Here’s a post I recently wrote for the Heritage Seminary Blog.
One of my seminary profs, Dr. Howard Hendricks, was known for his pithy, memorable statements. Here’s one of my favourites: “Leaders and readers.” I’m convinced Dr. Hendricks had it right. To be effective in ministry we must become life-long learners. That means, among other things, remaining life-long readers.
At this point in the semester, I realize many seminary students are feeling buried by the reading load that comes with their courses. If that’s your situation, pray for grace—not only to get through it but to get the most from it. Our professors seek to select books that will shape students for Christ’s service.
Also, remember there will come a time when courses are finished, when assigned reading gives way to discretionary reading. What should you be reading when the choice is up to you?
At the top of our reading lists, one Book should tower above all others. For the rest of our lives, our primary, go-to book must be God’s Word. Each day we should make time to read Scripture, communing with the God who reveals Himself in His Word. Like Jeremiah, we should be able to say, “Your words were found, and I ate them, and your words became to me a joy and the delight of my heart, for I am called by your name, O LORD, God of hosts” (Jeremiah 15:16).
What else should we read as we seek to lead? I would commend to you the biographies of Christian leaders. As I reviewed the books I’ve read in 2018, I realized a good percentage of them were biographies of effective leaders. These leaders served as pastors (Martin Luther), seminary presidents (J.P. Boyce), politicians (William Wilberforce), and missionaries (Jonathan Goforth). Some of these leaders are still well-known today (D.L. Moody); others are often overlooked (John Broadus; Ernie Keefe). Some of the biographies were short, easy reads; some were long and detailed. But all of them inspired and instructed me on being a better leader.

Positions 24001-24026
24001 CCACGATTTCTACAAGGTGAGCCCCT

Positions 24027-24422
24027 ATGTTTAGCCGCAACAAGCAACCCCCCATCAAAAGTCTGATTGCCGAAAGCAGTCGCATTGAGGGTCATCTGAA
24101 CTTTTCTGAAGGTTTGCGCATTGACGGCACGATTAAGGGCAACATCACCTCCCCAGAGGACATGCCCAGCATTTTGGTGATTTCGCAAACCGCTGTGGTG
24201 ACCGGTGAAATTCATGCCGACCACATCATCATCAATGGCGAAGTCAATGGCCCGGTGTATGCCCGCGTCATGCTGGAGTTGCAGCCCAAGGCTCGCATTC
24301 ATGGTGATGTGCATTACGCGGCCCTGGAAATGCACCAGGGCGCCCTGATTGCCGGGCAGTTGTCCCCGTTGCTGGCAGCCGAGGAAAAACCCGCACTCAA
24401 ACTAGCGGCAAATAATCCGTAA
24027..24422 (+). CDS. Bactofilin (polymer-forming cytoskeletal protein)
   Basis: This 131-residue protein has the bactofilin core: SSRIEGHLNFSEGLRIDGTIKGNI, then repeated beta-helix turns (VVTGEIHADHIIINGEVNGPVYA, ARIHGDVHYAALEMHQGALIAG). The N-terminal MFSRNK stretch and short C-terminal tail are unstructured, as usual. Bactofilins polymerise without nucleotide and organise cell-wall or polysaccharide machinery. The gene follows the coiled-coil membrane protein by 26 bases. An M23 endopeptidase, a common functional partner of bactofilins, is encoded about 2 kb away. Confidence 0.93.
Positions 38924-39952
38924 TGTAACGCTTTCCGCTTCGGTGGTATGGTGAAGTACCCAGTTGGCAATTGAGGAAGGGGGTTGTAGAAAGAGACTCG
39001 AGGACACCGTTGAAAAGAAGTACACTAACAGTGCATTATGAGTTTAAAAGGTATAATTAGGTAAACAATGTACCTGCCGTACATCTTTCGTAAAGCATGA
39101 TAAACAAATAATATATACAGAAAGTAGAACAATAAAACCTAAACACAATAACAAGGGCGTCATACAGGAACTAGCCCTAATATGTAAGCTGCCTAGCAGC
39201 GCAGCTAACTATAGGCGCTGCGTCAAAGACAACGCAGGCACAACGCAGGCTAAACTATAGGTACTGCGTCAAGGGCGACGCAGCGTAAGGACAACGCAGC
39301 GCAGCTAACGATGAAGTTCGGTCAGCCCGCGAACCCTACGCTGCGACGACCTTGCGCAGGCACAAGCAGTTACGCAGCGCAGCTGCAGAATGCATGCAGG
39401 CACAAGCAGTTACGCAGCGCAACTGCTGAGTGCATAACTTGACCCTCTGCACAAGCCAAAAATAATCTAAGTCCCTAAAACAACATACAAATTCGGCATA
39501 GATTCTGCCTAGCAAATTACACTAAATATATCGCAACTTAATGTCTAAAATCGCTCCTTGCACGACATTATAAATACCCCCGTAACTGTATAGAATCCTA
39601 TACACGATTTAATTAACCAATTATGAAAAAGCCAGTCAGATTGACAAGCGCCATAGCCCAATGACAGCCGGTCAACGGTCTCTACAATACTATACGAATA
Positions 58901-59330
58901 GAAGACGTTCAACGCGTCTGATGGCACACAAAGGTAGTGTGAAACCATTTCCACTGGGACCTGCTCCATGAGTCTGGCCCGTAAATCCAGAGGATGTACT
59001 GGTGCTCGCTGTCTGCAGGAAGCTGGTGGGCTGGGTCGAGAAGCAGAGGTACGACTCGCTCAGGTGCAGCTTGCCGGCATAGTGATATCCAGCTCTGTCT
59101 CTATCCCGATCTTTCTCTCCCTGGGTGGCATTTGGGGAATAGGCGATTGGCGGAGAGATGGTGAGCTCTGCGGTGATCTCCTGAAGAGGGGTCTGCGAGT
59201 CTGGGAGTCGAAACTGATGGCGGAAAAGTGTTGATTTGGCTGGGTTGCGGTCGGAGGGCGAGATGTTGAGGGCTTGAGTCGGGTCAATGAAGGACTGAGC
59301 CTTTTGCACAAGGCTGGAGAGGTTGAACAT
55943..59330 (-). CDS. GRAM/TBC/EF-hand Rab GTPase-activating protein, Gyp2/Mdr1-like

John Piper, a champion for reading both the Bible and biographies, says it well:
Christian biography, well chosen, combines all sorts of things pastors [and other Christians] need but have so little time to pursue. Good biography is history and guards us against chronological snobbery (as C.S. Lewis calls it). It is also theology—the most powerful kind—because it bursts forth from the lives of people. It is also adventure and suspense, for which we have a natural hunger. It is psychology and personal experience, which deepen our understanding of human nature (especially ourselves). Good biographies of great Christians make for remarkably efficient reading. 
As I write this post, we are heading into the Christmas season. So here’s a suggestion for your gift giving this year. Why not give a well-chosen biography to someone you love? While you’re at it, do yourself a favour and pick up a good biography for yourself as well. Remember: Leaders are readers.
 https://www.desiringgod.org/articles/brothers-read-christian-biography. Accessed November 21, 20
List of biographies referenced (most are in the Heritage library!):
Martin Luther: The Man Who Rediscovered God and Changed the World, by Eric Metaxas.
A Gentleman and a Scholar: Memoir of James P. Boyce, by John A. Broadus
William Wilberforce, by Stephen Tomkins
Jonathan Goforth, by Rosalind Goforth
Moody: The Biography, by John Pollock
Life and Letter of John Albert Broadus, by A.T. Robertson
God in the Midst of the Events that Shook Quebec; The Autobiography of Ernest Keefe, by Ernie Keefe